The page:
Firm License Requirements
Construction firms face unique licensure requirements not only in every state but within specific specialty trades, such as electrical or mechanical. Simply researching the right type of license (or set of licenses) needed to operate is a project in and of itself. For firms with multiple companies in its portfolio, deciding which entity to license and where presents even more complexity.
When submitting the actual license applications, firms will file a laundry list of information and records to the state licensing board. While the exact list will vary in your particular situation, you might expect to produce:
- An application detailing company information, ownership, and legal history
- Copies of corporate records, such as articles of incorporation or certificate of authority
- Proof of general liability and worker’s compensation insurance
- Financial statements, credit reports, or proof of working capital, which may vary by project and project size
- Surety bond, which may vary on creditworthiness
- Information about responsible managing employees (RMEs), including work experience, exam scores, and proof of individual licensure
- Filing fee
Some states, like New Mexico, also require the appointment of a registered agent. Like foreign qualification, failure to designate the appropriate in-state contact at the time of application will normally result in a rejection.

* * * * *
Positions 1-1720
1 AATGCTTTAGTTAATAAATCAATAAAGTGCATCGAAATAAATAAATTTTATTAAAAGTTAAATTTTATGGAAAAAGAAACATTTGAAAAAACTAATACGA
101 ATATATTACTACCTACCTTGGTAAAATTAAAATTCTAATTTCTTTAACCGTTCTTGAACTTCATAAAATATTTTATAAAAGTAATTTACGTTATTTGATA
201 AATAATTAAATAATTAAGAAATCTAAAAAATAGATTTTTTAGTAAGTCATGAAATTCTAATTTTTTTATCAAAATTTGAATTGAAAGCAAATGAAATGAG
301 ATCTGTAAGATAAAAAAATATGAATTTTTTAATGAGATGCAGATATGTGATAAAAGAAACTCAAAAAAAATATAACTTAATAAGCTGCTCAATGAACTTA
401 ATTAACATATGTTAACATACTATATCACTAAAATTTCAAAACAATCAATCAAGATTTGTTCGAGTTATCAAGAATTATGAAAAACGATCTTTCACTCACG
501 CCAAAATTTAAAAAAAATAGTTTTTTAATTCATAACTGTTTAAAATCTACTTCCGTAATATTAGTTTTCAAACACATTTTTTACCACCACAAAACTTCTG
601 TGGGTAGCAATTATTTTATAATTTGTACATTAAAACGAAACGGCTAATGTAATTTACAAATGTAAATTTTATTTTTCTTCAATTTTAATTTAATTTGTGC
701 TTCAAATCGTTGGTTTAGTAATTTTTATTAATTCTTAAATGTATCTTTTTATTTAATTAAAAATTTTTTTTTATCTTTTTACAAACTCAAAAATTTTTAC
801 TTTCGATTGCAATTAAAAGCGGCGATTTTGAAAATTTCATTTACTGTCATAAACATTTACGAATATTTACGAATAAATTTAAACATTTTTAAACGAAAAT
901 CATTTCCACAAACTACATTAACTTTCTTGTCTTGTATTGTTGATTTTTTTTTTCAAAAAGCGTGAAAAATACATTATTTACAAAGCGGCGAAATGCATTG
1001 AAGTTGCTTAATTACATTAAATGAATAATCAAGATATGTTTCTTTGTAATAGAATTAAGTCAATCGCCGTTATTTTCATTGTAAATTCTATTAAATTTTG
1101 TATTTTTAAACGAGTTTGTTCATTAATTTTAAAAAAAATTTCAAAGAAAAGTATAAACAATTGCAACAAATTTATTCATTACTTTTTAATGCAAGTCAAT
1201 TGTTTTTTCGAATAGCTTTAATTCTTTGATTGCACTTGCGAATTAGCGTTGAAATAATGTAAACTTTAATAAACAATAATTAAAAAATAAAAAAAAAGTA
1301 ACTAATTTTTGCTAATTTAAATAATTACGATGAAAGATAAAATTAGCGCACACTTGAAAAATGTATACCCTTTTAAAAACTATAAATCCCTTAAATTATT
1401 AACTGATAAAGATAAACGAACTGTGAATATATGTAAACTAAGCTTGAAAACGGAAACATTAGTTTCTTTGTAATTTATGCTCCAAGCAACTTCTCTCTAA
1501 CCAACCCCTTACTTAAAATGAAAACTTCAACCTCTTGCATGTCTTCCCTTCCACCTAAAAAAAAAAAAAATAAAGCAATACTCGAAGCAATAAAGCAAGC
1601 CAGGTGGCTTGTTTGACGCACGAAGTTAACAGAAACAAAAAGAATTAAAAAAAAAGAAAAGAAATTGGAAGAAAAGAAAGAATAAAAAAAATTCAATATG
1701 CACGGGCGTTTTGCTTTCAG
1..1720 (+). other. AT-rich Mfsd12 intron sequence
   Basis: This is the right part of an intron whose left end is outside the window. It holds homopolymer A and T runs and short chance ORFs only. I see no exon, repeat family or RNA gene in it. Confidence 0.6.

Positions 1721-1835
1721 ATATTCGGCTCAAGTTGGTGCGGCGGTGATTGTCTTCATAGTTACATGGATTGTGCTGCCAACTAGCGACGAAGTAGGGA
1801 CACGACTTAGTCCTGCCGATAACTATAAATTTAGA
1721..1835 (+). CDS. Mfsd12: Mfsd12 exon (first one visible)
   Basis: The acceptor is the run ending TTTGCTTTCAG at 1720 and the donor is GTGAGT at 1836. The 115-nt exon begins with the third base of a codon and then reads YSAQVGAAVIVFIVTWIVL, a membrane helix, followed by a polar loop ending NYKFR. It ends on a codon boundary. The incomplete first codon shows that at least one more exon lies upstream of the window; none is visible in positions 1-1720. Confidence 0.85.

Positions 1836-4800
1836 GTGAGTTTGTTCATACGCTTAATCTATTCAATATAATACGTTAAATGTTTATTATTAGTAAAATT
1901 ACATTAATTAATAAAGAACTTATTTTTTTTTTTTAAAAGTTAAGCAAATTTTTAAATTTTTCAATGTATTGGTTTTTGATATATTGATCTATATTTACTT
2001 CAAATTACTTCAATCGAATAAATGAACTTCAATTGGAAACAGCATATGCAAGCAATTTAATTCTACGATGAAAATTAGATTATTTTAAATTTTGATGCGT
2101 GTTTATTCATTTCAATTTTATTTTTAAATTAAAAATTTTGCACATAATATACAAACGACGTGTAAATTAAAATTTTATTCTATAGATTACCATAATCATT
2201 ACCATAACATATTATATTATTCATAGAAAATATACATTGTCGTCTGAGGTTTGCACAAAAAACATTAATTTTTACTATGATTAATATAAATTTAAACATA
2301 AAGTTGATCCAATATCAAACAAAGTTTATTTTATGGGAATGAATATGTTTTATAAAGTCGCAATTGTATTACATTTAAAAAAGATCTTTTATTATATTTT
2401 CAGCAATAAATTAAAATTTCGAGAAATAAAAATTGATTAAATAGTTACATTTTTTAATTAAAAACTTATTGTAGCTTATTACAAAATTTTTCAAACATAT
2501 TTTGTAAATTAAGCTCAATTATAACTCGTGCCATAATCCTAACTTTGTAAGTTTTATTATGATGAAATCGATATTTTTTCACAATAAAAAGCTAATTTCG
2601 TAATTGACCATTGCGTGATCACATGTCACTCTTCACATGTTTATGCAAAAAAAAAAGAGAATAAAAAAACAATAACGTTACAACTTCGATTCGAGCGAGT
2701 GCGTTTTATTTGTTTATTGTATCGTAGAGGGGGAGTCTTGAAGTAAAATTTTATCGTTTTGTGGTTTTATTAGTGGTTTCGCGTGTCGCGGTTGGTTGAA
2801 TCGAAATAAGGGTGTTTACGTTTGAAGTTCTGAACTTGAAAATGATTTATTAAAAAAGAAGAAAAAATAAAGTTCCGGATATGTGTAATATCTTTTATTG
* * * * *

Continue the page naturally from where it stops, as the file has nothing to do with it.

As you can see, the process is anything but straightforward. Preparers will need to source information about company ownership and financial standing, and request documents from vendors, field offices, and records archives. Often, this places the responsibility in the hands of management – individuals who have plenty of other work to do.
Tip: When applying for firm licensure, a proactive approach is best. Research your firm’s requirements well in advance, and designate experienced professionals for the assignment. When it comes time to submit applications, ensure those responsible have access to records, vendors, and other company information needed to file.
If your firm is acting as the general contractor on a project, don’t forget that subcontractors also must have the appropriate licenses for their particular specialty. Take a moment to verify your existing subcontractors are properly licensed, and consider including proof of licensure as part of your ongoing vetting process.